Carol A. Hand
A few days ago, I intended to write a story using the metaphor of sharing a canoe to describe relationships. I spent more than half of my life with a partner I only accompanied on one canoe ride. He built canoes at one point during the years we spent together – works of art built of different colored strips of cedar. But he never took the time to learn how to canoe or build vessels that traveled well on the water. Traveling in a canoe with a partner is not like rowing a boat with two oars, where riders take turns being the one person who does the heavy work. There is usually only one paddle for canoes, although I carried a second just in case on this one and only ride. It turned out to be a wise decision.
Photo Credit: Wetlands
We set off through the narrow channels in the wetland between thickets of water lilies, tall cattails and swamp grass. He was in the front of the canoe, while I sat in back. He used his paddle forcefully, as the canoe lurched from side to side, frequently entangling us in the reeds. He wouldn’t listen to my mild suggestion that he needed to use his paddle gently, alternating it from side to side to guide the canoe slowly through the center of the channel. Finally, I lifted the second paddle to try to buffer the lurching. He quickly decided it was time for us to return home. I think that was my role in the partnership – to steer us on a straight course though the challenges.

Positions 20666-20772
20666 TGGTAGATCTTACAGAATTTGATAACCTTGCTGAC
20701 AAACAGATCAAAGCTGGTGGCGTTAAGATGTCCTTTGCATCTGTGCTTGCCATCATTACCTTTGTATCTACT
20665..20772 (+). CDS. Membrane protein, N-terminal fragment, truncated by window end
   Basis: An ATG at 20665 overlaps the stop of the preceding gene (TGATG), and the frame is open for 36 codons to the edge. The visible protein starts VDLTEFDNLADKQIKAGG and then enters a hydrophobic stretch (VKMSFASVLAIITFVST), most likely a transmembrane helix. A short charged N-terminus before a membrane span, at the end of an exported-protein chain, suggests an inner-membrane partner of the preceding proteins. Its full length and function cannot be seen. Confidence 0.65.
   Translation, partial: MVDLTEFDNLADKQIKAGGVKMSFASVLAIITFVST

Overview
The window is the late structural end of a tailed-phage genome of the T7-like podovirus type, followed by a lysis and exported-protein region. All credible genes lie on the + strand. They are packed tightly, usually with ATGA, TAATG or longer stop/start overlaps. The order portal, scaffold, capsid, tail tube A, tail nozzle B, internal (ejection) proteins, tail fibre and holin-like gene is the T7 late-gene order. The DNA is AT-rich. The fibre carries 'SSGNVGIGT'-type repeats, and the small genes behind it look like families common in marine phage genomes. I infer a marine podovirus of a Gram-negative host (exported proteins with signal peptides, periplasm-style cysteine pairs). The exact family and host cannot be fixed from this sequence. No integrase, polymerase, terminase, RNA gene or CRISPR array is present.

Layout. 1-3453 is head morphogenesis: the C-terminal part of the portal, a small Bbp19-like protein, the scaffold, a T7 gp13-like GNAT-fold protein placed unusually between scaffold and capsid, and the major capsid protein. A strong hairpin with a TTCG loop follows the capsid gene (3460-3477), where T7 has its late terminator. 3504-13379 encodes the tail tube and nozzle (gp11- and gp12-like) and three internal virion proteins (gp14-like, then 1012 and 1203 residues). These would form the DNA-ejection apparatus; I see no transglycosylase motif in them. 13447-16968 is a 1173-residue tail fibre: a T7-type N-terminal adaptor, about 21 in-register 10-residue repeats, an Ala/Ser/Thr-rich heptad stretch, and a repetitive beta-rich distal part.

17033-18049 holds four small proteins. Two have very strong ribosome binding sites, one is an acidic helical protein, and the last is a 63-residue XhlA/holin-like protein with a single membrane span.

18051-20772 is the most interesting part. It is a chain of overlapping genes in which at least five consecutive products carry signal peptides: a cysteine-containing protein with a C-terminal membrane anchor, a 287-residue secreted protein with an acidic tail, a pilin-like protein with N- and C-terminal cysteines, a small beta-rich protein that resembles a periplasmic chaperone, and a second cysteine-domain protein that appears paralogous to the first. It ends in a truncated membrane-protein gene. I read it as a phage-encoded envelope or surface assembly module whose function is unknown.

I wanted to tell the story of how I first learned to love traveling in a canoe. I didn’t learn about canoes until I was a teenager. Even though my Ojibwe uncles and cousins took me on tours of the interconnected chains of lakes in Lac du Flambeau, they used motor boats, not canoes. (Historically, canoes were one of the primary modes of transportation for Ojibwe people, as were snowshoes in the winter.)
Photo Credit: Lakes Surrounding Lac du Flambeau, Wisconsin
My family moved to northwestern Pennsylvania when I was twelve. My parents and brother spent the summer in their new home, the third floor apartment above the 20-bed nursing home my mother bought to administer. I spent the summer with my grandmother on the LdF Ojibwe reservation. I arrived at my new home just in time to attend my new school. I had no friends, the classes were all at least three to five years behind what I had already studied, the summer with my grandmother had eroded my self confidence in profound ways, and my father’s mood swings and abuse escalated. I tried to commit suicide that first year and really did not intend to survive. But I did survive. That was when I began spending time with Clara and other elders in my mother’s nursing home. They helped me find a reason to live, at least for the moment. The next summer, my parents bought a tiny summer cottage on the Allegheny River. Although the cottage smelled of mold and mildew, I loved to spend my summers there. The river became my sanctuary, like the woods that had surrounded my old childhood home.